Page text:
P. Bapat,1 K. Suffecool,2 B. Rosenn,3 U. Kiernan,4 E. E. Niederkofler,4 D. Daneman,1 G. Koren1; 1Hospital for Sick Children, Toronto, ON, Canada, 2St. Luke’s–Roosevelt Hospital Center, New York, NY, 3Icahn School of Medicine at Mount Sinai, New York, NY, 4Thermo Fisher Scientific, Tempe, AZ

BACKGROUND: Insulin detemir (Levemir®) is a long-acting basal insulin analog with greater stability and duration of action than regular human insulin. To date, the safety and efficacy of insulin detemir has been studied in one open-label randomized controlled trial in 310 pregnant women with Type I diabetes. Treatment with insulin detemir resulted in a lower fasting plasma glucose and noninferior glycemic control in late pregnancy compared with neutral protamine Hagedorn. Although this study demonstrated that rates of hypoglycemia were comparable between the groups, placental pharmacokinetics of insulin detemir were not studied. Therefore, the objective of this study was to determine whether insulin detemir crosses the term human placenta.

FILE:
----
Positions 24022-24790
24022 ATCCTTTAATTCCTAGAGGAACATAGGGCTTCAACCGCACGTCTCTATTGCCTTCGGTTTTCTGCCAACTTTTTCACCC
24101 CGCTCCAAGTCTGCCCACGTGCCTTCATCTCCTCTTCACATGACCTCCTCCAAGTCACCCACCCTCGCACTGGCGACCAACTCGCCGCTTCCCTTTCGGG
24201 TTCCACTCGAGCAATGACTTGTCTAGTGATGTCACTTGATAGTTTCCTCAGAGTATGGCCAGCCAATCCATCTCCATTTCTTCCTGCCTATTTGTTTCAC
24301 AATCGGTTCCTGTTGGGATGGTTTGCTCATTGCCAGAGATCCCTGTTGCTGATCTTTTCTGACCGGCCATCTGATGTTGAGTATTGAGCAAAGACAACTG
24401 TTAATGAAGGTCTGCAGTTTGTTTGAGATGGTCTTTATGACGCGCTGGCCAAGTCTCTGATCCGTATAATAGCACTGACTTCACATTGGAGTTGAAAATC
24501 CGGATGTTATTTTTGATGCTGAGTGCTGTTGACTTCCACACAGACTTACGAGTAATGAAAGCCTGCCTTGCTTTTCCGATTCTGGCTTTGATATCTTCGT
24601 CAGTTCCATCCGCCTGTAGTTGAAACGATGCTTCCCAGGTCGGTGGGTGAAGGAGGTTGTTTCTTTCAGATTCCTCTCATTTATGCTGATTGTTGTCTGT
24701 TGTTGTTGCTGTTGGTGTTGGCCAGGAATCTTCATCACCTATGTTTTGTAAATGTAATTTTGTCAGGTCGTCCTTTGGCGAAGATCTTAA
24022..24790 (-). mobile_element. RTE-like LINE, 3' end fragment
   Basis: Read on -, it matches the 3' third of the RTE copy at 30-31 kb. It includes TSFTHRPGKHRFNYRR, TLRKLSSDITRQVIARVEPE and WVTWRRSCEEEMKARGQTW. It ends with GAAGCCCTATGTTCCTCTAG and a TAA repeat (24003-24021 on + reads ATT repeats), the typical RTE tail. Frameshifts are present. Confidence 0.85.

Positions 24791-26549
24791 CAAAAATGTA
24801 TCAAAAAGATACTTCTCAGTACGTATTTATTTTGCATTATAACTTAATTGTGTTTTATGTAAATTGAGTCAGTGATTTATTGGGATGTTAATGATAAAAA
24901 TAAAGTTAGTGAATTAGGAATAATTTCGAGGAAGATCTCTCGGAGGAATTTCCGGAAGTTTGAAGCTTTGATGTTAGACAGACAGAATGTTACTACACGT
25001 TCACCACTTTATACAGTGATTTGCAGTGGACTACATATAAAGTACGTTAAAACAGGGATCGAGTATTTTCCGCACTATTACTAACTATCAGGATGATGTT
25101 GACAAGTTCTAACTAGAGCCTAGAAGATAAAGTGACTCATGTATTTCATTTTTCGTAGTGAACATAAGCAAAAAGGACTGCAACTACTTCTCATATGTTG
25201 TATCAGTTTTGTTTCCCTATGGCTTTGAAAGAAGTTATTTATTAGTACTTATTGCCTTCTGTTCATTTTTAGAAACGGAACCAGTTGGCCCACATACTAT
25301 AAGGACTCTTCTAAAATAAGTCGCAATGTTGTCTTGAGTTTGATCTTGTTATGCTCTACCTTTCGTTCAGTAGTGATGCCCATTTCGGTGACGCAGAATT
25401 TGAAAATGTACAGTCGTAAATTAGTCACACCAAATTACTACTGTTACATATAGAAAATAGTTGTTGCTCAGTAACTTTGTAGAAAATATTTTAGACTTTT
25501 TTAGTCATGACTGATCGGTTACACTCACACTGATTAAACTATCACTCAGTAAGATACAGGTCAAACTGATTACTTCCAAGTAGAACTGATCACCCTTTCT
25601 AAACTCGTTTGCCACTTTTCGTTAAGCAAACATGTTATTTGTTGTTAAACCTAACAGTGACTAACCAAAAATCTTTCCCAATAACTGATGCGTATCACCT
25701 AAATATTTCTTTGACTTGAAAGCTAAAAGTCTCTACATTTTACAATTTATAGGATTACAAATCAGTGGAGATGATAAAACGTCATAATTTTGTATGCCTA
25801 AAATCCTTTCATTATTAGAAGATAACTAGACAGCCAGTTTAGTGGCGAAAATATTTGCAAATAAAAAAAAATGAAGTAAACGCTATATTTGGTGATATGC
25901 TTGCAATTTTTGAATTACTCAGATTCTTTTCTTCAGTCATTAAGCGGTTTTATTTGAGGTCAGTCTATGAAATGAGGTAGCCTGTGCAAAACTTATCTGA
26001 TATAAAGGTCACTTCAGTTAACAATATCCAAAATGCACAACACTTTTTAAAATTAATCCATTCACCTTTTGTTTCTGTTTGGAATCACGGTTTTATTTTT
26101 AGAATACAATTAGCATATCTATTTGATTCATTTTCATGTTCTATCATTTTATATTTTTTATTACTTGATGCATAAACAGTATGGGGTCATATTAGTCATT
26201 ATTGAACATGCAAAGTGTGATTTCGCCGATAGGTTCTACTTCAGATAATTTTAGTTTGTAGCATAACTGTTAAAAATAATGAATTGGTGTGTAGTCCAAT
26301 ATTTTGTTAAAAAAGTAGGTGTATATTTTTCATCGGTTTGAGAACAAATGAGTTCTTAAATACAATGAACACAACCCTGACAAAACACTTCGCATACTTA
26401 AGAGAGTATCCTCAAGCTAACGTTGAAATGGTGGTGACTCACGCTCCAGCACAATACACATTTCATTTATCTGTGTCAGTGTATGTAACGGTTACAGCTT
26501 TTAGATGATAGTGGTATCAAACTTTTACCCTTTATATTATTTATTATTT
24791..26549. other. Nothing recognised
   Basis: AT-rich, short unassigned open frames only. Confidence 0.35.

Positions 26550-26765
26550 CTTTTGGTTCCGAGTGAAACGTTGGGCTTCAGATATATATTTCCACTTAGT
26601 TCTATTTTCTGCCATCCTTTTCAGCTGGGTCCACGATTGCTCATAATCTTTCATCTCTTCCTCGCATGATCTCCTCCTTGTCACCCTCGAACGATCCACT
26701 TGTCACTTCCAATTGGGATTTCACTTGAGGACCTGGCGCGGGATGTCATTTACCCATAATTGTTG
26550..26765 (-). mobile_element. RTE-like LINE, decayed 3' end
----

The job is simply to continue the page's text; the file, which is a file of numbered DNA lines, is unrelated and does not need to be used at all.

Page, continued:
METHODS: Pregnant women with either gestational diabetes (GDM) or Type II diabetes who received insulin detemir were enrolled in this prospective observational study. Maternal and umbilical cord blood samples were collected immediately following delivery and frozen until analysis. Blood levels of insulin detemir were measured using the Thermo ScientificTM Mass Spectrometric Immunoassay Insulin Workflow, and the limits of detection for insulin detemir and endogenous insulin were 50 and 2 pM, respectively.
RESULTS: A total of 16 pregnant woman-neonate pairs who were treated with insulin detemir in the third trimester were included in this study. Daily doses of insulin detemir ranged from 10-96 units, and maternal plasma levels ranged between 159-3804 pM. Insulin detemir concentrations were below the level of detection (< 50 pM) in all umbilical cord blood samples.
CONCLUSION: Insulin detemir does not appear to cross the term human placenta in vivo, supporting previous studies that have suggested its fetal and neonatal safety.